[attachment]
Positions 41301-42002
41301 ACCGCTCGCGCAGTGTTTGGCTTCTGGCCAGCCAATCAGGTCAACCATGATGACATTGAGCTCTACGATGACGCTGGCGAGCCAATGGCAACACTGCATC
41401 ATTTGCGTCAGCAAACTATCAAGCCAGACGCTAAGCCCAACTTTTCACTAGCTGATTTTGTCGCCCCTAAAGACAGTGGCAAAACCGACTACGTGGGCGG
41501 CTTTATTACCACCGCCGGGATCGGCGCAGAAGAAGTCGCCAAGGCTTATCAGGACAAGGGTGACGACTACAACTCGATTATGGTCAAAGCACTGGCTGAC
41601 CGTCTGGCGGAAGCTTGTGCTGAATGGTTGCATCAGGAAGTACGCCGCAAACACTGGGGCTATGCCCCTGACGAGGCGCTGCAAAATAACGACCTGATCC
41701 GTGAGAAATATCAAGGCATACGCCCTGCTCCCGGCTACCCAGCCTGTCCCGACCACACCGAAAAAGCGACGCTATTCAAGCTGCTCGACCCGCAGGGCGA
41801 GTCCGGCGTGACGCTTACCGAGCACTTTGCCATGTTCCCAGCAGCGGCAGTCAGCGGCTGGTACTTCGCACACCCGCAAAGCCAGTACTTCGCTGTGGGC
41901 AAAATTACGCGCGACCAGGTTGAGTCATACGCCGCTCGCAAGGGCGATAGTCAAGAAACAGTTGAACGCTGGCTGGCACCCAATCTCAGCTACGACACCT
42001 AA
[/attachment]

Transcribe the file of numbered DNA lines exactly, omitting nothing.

Positions 41301-42002
41301 ACCGCTCGCGCAGTGTTTGGCTTCTGGCCAGCCAATCAGGTCAACCATGATGACATTGAGCTCTACGATGACGCTGGCGAGCCAATGGCAACACTGCATC
41401 ATTTGCGTCAGCAAACTATCAAGCCAGACGCTAAGCCCAACTTTTCACTAGCTGATTTTGTCGCCCCTAAAGACAGTGGCAAAACCGACTACGTGGGCGG
41501 CTTTATTACCACCGCCGGGATCGGCGCAGAAGAAGTCGCCAAGGCTTATCAGGACAAGGGTGACGACTACAACTCGATTATGGTCAAAGCACTGGCTGAC
41601 CGTCTGGCGGAAGCTTGTGCTGAATGGTTGCATCAGGAAGTACGCCGCAAACACTGGGGCTATGCCCCTGACGAGGCGCTGCAAAATAACGACCTGATCC
41701 GTGAGAAATATCAAGGCATACGCCCTGCTCCCGGCTACCCAGCCTGTCCCGACCACACCGAAAAAGCGACGCTATTCAAGCTGCTCGACCCGCAGGGCGA
41801 GTCCGGCGTGACGCTTACCGAGCACTTTGCCATGTTCCCAGCAGCGGCAGTCAGCGGCTGGTACTTCGCACACCCGCAAAGCCAGTACTTCGCTGTGGGC
41901 AAAATTACGCGCGACCAGGTTGAGTCATACGCCGCTCGCAAGGGCGATAGTCAAGAAACAGTTGAACGCTGGCTGGCACCCAATCTCAGCTACGACACCT
42001 AA